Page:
The BookBrunch team reveals what's on their bedside tables
I have an irrational aversion to time-slip novels, so one with three different narratives spanning a period of 250 years should represent some sort of personal nadir, but I am thoroughly enjoying The Bass Rock by Evie Wyld (Cape). I'm about half-way through, and still trying to make sense of how all the characters fit together, but the dialogue is great - particularly the Fleabag-like Viv - and there is a haunted house, a simmering sense of violence and the promise of some sort of Wicker Man-style denouement. Most importantly, Wyld's writing has the smack of instant, but indefinable, class.
I have been recommended the 'Max Heller series' of books by Frank Goldammer, and The Air Raid Killer (Amazon Crossing) is the first. Translated from the original German by Steve Anderson, the story is set in Dresden during the height of the bombing in WWII, when there is also a killer on the loose who preys on young women and eviscerates his victims before stringing them up in gory, 'artistic' poses - think the Hannibal Lector escapes scene in Silence of the Lambs. This seems an over-trodden path and I am not gripped by either the writing or the characters. I can't help feeling there are many better options out there for someone like me who is looking for intelligent thrillers and a new protagonist to follow. Ideas welcome to @davidlrroche.
I'm about halfway through American Wife by Curtis Sittenfeld (Transworld) and it is just so good. It's a fictionalised account of Laura Bush's life, from her childhood right through to George W Bush's presidency. There are things that feel strange about that - sex scenes involving a man whose time as president was drenched with innocent blood are not really my cup of tea - but there are enough distinctions from their actual lives that it's still a really enjoyable read. I love an epic of a book that takes in a person's whole life - Behind The Scenes At The Museum, Any Human Heart, The Heart's Invisible Furies, etc - and Alice Blackwell would be a quietly fascinating character even if her real life counterpart had never existed. I feel so incredibly attached to her that I'm happy to spend 600 pages in her company.
After enjoying My Salinger Year by Joanna Rakoff, I thought it was high time I joined the rest of planet Earth and read The Catcher in the Rye by JD Salinger (Penguin). It's hard to judge a book honestly when it comes with so much baggage, and it's impossible to remove this classic from its dark associations. I've never felt compelled to pick it up because I assumed it was full of nihilist teenage angst and violence, but instead - and surprisingly - I got a rather sad and tender tale. What I'll remember most are the passages of Holden Caulfield with his younger sister who, despite being younger, is a more mature soul, unwilling to give up on her wayward brother. There's a lot Salinger is saying in this novel about growing up as an outsider, but being devoid of human emotion and empathy is, I'm glad to say, not one of them.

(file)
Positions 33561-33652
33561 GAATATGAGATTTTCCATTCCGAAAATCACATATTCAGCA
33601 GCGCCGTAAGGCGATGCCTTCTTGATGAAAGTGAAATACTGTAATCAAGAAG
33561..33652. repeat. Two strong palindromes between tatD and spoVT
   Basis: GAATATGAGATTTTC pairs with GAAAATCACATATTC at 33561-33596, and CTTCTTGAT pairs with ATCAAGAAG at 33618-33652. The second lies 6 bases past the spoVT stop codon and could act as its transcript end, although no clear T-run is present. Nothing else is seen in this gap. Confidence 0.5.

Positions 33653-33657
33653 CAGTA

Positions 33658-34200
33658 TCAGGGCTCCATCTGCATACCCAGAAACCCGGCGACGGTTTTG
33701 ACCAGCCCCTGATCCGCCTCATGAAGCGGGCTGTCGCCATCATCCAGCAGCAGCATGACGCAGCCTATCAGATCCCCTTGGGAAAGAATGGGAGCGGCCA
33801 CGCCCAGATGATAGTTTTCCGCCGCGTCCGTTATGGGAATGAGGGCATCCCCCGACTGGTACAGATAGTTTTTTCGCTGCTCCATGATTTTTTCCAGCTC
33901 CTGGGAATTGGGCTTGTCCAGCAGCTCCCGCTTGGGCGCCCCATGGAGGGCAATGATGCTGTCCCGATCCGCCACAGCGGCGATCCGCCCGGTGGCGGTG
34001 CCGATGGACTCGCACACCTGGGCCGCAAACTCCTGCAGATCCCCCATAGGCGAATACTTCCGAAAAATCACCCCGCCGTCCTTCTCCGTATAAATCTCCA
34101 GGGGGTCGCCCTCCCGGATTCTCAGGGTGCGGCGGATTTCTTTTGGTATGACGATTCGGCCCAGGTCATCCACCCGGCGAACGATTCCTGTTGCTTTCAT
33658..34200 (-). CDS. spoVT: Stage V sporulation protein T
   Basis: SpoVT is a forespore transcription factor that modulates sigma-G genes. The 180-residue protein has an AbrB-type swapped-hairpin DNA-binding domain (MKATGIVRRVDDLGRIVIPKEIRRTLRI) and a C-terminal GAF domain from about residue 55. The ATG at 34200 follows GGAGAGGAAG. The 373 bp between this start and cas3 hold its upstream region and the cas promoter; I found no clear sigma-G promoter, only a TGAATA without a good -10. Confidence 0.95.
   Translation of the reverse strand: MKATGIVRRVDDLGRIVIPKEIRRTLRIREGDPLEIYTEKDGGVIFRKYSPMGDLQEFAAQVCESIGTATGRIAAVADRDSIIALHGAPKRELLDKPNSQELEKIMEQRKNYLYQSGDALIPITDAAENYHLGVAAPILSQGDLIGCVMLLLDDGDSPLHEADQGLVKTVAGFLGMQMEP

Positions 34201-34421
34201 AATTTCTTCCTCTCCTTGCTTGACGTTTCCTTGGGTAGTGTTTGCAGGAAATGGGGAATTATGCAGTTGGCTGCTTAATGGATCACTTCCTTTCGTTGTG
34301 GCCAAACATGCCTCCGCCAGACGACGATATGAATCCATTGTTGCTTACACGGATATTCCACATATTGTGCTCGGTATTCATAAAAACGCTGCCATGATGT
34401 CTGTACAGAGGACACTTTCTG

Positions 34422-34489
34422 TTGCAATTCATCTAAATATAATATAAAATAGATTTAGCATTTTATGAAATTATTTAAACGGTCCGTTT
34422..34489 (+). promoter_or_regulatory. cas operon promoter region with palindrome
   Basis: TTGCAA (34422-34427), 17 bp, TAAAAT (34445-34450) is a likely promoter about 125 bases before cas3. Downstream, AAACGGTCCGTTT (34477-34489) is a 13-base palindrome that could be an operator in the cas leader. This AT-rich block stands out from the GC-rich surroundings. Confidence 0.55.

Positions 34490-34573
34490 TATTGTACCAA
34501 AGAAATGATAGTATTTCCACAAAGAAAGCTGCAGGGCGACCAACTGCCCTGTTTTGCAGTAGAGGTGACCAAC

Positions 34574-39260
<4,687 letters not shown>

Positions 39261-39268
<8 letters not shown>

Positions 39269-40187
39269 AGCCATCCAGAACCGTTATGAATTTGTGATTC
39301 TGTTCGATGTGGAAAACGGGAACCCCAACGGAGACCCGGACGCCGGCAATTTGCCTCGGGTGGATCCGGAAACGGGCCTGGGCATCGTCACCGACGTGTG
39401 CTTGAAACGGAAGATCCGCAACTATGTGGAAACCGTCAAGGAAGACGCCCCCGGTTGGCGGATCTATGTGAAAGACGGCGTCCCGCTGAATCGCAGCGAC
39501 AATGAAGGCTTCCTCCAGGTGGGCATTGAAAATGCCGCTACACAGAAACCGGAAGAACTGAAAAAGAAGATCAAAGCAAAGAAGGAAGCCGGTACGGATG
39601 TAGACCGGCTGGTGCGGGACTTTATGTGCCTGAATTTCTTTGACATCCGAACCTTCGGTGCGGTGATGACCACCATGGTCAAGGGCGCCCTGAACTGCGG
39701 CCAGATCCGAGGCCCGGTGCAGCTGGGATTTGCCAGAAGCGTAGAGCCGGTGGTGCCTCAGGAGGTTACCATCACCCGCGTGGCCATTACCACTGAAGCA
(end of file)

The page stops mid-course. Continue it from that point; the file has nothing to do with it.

I was aware of experiments to rewild parts of Britain, but it was only on hearing the news this week that white storks had hatched in Britain for the first time since 1416, on the Knepp Estate, did I seek out Isabella Tree's 2018 book, Wilding: The Return of Nature to a British Farm (Picador). She, along with her husband Charlie Burrell, are the owners of Knepp, once an intensively farmed landscape in Sussex but since the beginning of this century the site of a pioneering experiment to return the land to nature, with the Birds introducing free-roaming grazing animals that are descendants of those herds that would have grazed the land millennia ago. They - and the environmental world - have been astounded by the results. Knepp now provides a home for some extremely rare species, including turtle doves, nightingales, peregrine falcons, purple emperor butterflies - and the newsworthy white storks, and she tells the story with great clarity and insight. With the current slower pace of the world, and the stories of nature reasserting itself all round the globe, it can only be hoped that post pandemic governments will pay greater attention to what can be done when there is the will.
A fatal lack of preparedness; strategic misjudgements and tactical cock-ups; a Prime Minister accused of blustering in an attempt to disguise his lack of competence. I am referring to Britain in 1942, as portrayed in Daniel Todman's Britain's War: A New World, 1942-47 (Allen Lane). This book may now be the principal recommendation in its field, because of its revelatory merger of military, political and social history (some of the military details being quite dense for the lay reader). It is a huge work, and in order to avoid getting jaded I am reading it in two halves. I'm at the point in the conflict that Churchill called - again, there is contemporary resonance - the end of the beginning; but there's still a lot of pain ahead.